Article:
"In fact, I think the only other ship in the world with a PCR Lab is a US Navy ship," said Viking Chairman Torstein Hagen. Furthermore, the line is the only travel company conducting daily PCR testing guests and crew, he added.

"Cruise ships offer a highly controlled environment with science-backed measures, known testing and vaccination levels far above other venues or modes of transportation and travel," commented Lynn Narraway MD of both Seabourn and Holland America Line (HAL).

Meanwhile, Saga has doubled the number of medical staff onboard and expanded its medical facilities, including a new isolation area.

Is cruising safe? Viking is the only cruise line to have installed PCR labs on ocean ships. Credit: Viking

Cruise Covid protocols

Cleaning procedures are rigorous onboard. "Our dedicated team ensures each ship and cabin is scrupulously clean, with touch points and shared equipment disinfected regularly," said Stuart Milan, Riviera Travel channel director.

Hand sanitising stations are ubiquitous. "Enhanced policies across the ships include the use of hand sanitiser and contact-free services," Milan added.

- READ MORE: Full list of major cruise lines' face mask rules -

Masks play a big role, with most lines insisting on face coverings when inside. "Current operating procedures require all team members and guests to wear a mask in all indoor areas," clarified Tony Roberts, vice president of Princess Cruises UK & Europe.

Emphasis is put on social distancing and cruise ship capacity during Covid has been reduced by many lines. Saga's advice "respectfully asks that, where possible, social distancing continues to be adhered to and respected to ensure the safety of both guests and crew."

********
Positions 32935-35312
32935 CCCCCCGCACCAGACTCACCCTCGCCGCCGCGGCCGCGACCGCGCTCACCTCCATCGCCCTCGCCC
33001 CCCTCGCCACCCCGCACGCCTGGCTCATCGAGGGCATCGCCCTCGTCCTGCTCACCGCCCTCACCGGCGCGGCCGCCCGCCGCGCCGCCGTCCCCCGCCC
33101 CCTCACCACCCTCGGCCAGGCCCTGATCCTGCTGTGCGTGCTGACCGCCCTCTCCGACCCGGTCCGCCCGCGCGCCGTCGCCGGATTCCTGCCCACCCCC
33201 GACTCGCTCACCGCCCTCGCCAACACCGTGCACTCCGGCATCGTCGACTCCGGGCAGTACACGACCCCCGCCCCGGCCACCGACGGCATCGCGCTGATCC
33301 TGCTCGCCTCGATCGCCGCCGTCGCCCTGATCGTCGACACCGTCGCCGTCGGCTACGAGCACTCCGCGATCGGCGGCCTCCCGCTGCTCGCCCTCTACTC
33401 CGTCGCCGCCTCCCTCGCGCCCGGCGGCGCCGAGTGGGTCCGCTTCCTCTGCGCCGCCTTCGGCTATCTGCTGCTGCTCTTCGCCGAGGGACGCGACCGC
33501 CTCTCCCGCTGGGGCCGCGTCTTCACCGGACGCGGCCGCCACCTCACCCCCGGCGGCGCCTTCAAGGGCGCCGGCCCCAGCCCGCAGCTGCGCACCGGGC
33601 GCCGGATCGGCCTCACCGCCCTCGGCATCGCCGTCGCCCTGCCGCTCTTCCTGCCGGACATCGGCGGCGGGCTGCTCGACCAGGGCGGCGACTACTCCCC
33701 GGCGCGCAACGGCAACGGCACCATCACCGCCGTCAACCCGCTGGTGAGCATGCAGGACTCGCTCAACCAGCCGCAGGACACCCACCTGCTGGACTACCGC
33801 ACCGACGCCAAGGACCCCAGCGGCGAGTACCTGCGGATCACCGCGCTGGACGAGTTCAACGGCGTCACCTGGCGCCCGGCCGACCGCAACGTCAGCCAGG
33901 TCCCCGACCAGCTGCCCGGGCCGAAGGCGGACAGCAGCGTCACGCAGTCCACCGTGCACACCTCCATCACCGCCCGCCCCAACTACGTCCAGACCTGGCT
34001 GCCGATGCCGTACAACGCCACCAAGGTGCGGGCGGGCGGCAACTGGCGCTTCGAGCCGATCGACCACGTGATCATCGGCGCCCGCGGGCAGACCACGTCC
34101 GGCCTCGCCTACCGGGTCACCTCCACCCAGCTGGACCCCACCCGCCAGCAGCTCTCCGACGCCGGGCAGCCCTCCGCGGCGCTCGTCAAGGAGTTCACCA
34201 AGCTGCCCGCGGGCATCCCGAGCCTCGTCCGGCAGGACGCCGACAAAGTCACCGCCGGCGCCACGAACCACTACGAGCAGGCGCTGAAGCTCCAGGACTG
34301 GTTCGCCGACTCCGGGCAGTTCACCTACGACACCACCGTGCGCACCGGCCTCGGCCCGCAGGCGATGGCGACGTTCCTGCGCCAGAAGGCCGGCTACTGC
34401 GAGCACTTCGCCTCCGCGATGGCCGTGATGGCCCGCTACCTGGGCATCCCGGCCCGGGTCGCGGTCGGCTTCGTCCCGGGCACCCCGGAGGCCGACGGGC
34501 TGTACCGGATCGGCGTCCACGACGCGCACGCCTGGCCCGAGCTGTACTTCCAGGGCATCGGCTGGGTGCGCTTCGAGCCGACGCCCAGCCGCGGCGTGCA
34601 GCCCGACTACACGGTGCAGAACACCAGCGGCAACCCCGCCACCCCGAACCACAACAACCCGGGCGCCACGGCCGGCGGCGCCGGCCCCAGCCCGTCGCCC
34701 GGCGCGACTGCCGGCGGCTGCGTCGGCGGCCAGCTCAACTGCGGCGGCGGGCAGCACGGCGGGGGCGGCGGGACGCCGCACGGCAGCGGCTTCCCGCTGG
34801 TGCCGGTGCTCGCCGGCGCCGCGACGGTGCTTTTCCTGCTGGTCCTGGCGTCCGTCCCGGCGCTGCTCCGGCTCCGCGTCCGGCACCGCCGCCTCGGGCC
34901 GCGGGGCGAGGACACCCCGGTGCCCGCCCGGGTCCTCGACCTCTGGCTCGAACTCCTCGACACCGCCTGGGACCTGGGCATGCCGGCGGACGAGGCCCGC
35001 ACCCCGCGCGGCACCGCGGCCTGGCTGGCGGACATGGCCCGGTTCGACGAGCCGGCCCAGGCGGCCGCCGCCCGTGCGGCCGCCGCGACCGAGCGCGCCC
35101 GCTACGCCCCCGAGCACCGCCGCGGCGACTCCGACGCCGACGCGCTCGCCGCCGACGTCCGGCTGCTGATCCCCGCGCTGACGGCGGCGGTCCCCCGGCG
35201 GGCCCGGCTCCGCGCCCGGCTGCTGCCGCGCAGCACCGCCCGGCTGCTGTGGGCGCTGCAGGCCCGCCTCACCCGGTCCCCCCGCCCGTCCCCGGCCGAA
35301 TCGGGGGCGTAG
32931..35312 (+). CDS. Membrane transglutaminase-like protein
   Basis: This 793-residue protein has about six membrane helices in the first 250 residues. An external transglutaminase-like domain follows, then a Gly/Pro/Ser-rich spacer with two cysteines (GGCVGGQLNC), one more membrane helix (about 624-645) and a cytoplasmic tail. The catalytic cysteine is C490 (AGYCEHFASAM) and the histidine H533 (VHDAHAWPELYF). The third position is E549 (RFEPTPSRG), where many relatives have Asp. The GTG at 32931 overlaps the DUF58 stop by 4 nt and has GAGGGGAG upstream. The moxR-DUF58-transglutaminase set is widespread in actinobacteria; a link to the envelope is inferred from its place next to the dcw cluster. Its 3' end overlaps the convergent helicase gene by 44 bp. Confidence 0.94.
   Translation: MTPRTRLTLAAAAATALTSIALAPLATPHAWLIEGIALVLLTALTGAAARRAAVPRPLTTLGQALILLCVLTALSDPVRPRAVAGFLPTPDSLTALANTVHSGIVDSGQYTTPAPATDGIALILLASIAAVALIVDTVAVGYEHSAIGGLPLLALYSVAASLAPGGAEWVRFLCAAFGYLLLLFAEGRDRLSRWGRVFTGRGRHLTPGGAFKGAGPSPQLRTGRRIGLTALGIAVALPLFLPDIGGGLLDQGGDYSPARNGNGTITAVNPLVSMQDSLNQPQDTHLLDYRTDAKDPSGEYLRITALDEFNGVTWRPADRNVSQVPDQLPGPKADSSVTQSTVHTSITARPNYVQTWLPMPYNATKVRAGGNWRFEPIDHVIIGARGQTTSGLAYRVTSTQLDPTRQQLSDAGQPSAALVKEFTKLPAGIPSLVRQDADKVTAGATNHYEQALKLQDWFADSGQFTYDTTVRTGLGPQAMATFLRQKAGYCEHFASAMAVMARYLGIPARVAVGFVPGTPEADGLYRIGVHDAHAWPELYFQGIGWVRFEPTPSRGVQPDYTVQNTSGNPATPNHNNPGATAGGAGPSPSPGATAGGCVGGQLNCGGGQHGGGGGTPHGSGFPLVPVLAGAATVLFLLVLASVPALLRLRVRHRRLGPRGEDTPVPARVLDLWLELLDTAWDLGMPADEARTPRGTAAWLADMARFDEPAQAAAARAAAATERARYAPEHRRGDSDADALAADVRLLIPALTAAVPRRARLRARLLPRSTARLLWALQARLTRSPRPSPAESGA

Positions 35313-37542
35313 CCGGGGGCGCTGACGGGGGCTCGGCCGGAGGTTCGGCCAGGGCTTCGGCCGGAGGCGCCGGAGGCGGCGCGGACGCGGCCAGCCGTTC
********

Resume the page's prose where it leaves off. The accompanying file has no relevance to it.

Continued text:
In fact, the line is still limiting dining to groups of just six people to further facilitate social distancing.

How safe is cruising? Hand sanitising stations are ubiquitous on cruise ships. Credit: Shuterstock

On top of all this cruise lines are well prepared for if the worst does happen and a Covid case is identified both regarding safety as well as the quality of the holiday.

Isolation in the incidence of Covid cases onboard is factored in by all cruise lines. For instance, Crystal Cruises has isolation rooms in case of illness while Marella also has comprehensive isolation protocols in place.

Tony Roberts said of Princess Cruises: "Princess is fully prepared to manage positive COVID cases on board with minimal interruption to the overall cruise vacation.

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"Some port substitutions or cancellations may occur due to decisions by local authorities, but our cruises are operating on schedule and continuing to deliver a great guest experience."

Lynn Narraway added of Seabourn and HAL: "The majority of those cases are asymptomatic or mild in nature, posing little to no burden on medical resources onboard or onshore."

So, when will it be safe to cruise again? While the answer is arguably right now, how safe individual travellers feel is, of course, a personal matter, but confidence is clearly out there. CLIA has reported nearly six million passengers have sailed worldwide on more than 200 ships in 86 markets since cruises resumed operation in August 2020.